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Am Heart J. 2004 Jul;148(1):27-33.

Symptoms in acute coronary syndromes: does sex make a difference?

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Sahlgrenska Academy at Göteborg University, Faculty of Health and Caring Sciences/ Institute of Nursing, Göteborg, Sweden.

Erratum in

  • Am Heart J. 2005 Apr;149(4):743.



Coronary heart disease is a major problem in both men and women, but several studies have shown sex differences in symptoms of acute coronary syndromes (ACS). Some findings, however, have been disparate and inadequate, and thus a comprehensive overview of this literature would be of value.


Fifteen studies that identified symptoms of ACS for both women and men were examined through a review of the literature from 1989 to 2002. Terms used for the search included "myocardial infarction," "symptoms," "gender differences," and "acute coronary syndromes."


Although chest pain was the most common symptom in both men and women, several differences were also noted. In all types of ACS, women had significantly more back and jaw pain, nausea and/or vomiting, dyspnea, indigestion, and palpitations. In a number of studies, which solely sampled patients with acute myocardial infarction, women demonstrated more back, jaw, and neck pain and nausea and/or vomiting, dyspnea, palpitations, indigestion, dizziness, fatigue, loss of appetite, and syncope. Men reported more chest pain and diaphoresis in the myocardial infarction sample. The designs and methodologies of the studies varied considerably.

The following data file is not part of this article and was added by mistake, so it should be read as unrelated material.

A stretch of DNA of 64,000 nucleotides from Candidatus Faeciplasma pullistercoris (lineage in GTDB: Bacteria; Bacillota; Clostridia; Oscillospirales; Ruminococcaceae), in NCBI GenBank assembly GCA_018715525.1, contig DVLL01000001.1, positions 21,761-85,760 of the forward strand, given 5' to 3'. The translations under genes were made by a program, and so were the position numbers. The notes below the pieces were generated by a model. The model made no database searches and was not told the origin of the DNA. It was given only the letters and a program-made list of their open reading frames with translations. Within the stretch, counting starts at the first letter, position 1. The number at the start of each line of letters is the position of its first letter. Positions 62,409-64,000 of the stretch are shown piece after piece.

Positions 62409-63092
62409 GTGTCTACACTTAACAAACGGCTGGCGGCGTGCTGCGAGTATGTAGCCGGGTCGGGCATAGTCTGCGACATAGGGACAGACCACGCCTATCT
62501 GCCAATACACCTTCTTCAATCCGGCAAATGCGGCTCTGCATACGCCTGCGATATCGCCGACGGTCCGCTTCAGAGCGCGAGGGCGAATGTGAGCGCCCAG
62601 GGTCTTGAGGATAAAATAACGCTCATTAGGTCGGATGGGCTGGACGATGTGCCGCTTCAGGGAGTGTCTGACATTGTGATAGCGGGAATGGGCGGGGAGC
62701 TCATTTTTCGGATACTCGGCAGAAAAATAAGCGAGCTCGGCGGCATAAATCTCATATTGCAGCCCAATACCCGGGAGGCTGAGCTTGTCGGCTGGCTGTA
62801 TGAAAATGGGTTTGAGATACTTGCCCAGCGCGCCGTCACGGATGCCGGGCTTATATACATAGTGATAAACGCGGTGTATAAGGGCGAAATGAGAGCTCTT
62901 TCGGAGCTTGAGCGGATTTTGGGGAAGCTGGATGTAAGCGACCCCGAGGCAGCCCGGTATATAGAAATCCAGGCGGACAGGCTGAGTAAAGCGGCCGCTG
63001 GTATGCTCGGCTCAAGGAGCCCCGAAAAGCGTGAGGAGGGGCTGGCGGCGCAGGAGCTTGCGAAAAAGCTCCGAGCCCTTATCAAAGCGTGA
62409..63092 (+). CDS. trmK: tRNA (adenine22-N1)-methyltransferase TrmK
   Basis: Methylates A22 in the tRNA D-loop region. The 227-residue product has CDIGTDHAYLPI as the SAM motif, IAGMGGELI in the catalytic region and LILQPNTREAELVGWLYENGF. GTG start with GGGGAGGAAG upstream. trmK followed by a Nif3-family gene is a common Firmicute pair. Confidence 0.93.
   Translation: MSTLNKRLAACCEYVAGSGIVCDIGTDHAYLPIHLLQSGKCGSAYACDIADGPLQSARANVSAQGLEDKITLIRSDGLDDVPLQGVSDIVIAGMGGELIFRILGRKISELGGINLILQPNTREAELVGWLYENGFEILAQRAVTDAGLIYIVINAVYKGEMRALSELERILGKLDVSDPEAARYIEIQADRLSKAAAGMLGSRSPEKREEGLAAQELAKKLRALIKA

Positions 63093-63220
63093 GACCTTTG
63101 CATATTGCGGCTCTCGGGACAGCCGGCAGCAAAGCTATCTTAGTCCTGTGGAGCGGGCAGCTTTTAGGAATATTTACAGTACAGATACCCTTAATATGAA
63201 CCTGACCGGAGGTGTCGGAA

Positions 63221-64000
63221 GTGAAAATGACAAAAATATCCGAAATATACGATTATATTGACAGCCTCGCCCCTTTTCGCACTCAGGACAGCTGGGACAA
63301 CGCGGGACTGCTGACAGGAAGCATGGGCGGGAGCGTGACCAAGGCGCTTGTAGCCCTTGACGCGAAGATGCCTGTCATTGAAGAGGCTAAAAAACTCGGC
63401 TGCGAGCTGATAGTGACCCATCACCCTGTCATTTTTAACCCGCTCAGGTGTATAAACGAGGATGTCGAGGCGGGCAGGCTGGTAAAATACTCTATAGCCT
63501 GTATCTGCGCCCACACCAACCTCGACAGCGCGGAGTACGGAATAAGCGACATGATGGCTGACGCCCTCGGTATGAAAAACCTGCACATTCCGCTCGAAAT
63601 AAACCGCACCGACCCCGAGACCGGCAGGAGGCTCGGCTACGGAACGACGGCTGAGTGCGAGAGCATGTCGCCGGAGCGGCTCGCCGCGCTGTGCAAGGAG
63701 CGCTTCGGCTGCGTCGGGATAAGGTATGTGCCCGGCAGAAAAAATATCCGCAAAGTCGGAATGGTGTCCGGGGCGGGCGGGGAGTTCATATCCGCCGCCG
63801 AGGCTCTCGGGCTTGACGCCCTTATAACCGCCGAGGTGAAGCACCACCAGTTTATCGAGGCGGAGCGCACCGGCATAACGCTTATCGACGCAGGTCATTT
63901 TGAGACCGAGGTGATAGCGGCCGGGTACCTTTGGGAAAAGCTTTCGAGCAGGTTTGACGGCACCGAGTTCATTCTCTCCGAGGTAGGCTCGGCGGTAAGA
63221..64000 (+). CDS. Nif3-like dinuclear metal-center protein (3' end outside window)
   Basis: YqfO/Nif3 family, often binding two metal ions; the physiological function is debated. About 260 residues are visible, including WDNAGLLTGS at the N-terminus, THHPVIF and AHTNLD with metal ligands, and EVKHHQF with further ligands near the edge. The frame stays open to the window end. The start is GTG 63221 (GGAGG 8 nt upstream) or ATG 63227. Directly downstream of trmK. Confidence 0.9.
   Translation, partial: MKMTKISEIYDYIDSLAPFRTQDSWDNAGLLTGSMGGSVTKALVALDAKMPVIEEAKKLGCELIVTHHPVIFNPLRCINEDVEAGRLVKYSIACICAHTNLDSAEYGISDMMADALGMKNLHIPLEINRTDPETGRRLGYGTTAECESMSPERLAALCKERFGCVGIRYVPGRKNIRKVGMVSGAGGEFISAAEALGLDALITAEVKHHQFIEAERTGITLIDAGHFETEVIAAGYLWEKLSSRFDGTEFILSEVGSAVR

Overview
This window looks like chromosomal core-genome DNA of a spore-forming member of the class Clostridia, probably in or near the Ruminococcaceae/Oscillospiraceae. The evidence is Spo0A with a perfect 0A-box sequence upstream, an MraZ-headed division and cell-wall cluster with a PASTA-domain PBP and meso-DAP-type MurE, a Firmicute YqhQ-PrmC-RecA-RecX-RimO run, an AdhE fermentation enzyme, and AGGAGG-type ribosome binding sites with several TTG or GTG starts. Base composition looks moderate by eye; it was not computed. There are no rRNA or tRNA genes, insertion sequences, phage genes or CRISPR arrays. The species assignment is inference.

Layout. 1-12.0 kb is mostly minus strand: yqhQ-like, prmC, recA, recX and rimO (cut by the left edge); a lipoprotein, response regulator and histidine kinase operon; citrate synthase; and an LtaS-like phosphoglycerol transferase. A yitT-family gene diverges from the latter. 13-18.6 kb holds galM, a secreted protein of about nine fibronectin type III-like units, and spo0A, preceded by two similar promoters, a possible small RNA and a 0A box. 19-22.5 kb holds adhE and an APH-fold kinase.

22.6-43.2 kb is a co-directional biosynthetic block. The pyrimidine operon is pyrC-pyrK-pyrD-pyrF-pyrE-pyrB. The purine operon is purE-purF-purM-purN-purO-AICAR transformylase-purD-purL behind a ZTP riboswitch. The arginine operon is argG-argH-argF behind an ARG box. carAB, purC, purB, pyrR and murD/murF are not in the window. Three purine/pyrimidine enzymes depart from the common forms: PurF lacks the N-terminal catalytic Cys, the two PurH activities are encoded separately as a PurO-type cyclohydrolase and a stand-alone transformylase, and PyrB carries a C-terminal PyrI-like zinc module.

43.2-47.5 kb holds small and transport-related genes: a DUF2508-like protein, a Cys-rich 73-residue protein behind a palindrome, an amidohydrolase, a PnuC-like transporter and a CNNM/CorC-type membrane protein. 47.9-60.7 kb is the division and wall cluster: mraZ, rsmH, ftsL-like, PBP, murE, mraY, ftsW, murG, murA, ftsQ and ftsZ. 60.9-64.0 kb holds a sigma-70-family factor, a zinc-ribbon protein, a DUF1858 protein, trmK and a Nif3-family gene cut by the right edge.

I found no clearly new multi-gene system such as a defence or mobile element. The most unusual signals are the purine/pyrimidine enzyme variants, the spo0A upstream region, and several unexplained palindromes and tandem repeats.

In addition to the typical symptom of chest pain in ACS, women experience other atypical symptoms more frequently than men. Thus, there may be sex differences in the symptoms of ACS, differences that have a bearing not only on clinical practice, but also on the interpretation of available clinical studies and the design of future investigations.

[Indexed for MEDLINE]

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